Once contracts are finalized, the organization can monitor the vendor's performance. Credit unions must ensure they have sufficient infrastructure to monitor vendors effectively. This includes documented policies and procedures, skilled staff and identified methodology for tracking and reporting performance.

There are multiple considerations when monitoring vendor performance:

  • Service level agreements: Has the vendor met all contractual service agreements?
  • Consistency of service delivery: Has the vendor consistently provided products or services in line with contractual expectations and industry standards?
  • Issue management: Does the vendor rapidly address any known issues, providing documented remediation plans and timeframes? Do they meet the timeframes for resolution?
  • Timely communication: Does the vendor inform your organization of material changes in their staffing, management or strategy? Does the vendor proactively communicate issues or new or emerging risks?
  • Partnership and cooperation: Does the vendor promptly respond to your organization's requests? Does the vendor proactively suggest improving service delivery, reducing costs or making processes more efficient?
  • Value of the engagement: Is the benefit of the vendor product or service still worth the measured risks and cost? If not, has the cost/risk-to-benefit ratio changed enough to consider an exit?
  • Trends: By documenting and tracking negative performance over a period of time, the customer can identify trends that may trigger additional actions. For example, multiple negative performance reviews can provide leverage upon the next renewal for better terms, or the validation to consider terminating and replacing the vendor and their product or service.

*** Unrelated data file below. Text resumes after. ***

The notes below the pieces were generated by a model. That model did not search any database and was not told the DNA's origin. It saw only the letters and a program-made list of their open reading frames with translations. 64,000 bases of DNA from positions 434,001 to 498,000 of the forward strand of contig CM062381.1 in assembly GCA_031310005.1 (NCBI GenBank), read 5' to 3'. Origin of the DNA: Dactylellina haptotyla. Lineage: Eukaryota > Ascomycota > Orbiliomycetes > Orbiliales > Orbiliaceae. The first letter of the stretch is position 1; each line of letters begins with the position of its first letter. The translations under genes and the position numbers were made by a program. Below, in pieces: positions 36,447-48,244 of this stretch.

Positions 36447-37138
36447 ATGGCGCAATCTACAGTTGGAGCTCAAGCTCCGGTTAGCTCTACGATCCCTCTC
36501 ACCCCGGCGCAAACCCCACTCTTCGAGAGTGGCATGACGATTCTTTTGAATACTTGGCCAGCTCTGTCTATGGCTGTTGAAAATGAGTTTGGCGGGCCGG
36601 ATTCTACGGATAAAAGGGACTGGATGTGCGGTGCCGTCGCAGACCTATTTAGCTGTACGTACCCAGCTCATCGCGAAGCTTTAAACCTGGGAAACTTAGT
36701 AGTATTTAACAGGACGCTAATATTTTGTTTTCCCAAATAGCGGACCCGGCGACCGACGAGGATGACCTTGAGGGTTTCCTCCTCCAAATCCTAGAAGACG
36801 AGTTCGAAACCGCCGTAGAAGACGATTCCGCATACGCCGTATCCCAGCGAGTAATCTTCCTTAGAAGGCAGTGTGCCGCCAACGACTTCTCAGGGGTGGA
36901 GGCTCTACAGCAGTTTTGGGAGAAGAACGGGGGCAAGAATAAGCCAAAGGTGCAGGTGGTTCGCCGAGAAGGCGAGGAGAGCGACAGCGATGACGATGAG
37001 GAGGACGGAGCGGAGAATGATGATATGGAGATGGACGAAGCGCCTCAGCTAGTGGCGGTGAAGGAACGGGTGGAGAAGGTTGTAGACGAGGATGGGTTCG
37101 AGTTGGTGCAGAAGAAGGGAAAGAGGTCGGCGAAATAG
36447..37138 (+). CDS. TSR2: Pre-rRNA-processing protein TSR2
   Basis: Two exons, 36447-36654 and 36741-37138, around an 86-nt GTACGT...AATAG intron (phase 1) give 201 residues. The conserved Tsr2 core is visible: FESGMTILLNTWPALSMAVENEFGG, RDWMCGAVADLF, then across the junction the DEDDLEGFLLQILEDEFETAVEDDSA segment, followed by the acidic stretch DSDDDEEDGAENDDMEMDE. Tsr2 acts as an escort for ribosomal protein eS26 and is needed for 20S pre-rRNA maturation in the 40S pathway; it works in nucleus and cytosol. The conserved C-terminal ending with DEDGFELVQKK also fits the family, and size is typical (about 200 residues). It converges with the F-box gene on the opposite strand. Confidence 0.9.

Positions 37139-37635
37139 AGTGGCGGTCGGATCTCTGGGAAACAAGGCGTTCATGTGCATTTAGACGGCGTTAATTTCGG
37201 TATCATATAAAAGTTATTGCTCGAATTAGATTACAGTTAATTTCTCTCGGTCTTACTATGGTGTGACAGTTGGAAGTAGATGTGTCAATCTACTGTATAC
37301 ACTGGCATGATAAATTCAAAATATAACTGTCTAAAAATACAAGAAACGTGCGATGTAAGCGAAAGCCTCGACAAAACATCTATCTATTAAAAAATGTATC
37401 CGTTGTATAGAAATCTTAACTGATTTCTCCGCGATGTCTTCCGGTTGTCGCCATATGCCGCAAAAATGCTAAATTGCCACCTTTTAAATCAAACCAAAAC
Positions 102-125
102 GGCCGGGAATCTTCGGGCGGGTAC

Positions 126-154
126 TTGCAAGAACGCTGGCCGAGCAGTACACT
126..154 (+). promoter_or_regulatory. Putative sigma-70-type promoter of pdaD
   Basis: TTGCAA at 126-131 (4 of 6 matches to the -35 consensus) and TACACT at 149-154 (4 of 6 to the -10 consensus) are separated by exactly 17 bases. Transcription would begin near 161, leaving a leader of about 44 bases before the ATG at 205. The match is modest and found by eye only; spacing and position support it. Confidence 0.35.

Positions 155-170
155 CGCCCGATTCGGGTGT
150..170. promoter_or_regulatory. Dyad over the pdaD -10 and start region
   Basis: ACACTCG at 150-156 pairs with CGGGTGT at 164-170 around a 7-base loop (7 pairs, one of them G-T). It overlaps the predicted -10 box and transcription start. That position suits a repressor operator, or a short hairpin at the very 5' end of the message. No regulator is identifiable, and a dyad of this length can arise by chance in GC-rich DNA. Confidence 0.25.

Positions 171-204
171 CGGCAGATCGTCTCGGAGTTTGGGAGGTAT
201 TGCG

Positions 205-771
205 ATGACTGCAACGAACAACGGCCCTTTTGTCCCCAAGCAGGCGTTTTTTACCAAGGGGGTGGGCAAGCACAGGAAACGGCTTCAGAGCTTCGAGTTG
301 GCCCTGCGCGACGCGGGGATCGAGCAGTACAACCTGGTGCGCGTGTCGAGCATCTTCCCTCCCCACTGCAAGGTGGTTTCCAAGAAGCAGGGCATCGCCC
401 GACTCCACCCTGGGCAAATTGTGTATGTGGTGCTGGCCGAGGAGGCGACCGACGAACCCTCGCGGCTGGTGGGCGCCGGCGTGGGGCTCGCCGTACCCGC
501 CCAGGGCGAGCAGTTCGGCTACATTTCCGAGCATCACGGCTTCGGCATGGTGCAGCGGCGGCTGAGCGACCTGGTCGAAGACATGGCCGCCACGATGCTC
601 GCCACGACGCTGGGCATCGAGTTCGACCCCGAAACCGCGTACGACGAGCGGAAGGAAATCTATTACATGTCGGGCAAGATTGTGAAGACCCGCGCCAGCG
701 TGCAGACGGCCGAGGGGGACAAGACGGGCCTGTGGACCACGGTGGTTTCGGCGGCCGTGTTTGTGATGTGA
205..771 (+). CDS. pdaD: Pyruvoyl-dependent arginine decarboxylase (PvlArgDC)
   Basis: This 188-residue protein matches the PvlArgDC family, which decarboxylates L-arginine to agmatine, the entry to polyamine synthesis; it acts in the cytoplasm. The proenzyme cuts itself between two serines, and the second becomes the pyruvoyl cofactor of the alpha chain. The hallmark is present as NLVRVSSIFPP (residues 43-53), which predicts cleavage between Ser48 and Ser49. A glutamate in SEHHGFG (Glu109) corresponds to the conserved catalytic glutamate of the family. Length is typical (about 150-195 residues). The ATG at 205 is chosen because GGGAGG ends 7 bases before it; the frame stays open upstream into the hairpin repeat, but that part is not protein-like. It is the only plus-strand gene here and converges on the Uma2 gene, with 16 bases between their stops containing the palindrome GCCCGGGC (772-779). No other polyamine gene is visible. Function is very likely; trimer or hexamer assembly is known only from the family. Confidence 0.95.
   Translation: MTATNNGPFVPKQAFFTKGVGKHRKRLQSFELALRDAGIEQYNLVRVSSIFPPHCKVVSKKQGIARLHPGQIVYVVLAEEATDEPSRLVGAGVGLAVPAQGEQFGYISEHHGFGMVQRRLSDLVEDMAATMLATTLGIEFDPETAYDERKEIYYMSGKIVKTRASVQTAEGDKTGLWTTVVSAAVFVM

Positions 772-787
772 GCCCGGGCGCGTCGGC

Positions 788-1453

• Frequency of performance reviews: There’s no one-size-fits-all, but generally, the higher the inherent risk, the more frequent all monitoring activities should be conducted. One suggestion is quarterly performance reviews for critical and high-risk vendors, with less frequency for moderate and low-risk vendors.

Keep in mind that the value of the engagement may decrease through no fault of the vendor. In some instances, the need for a product or service may diminish or your organization's strategies may change. Even though the vendor is performing and meeting all expectations, the value of the relationship may still decrease.

NCUA Compliance Vendor Contract Performance Considerations

Managing Vendor Performance Issues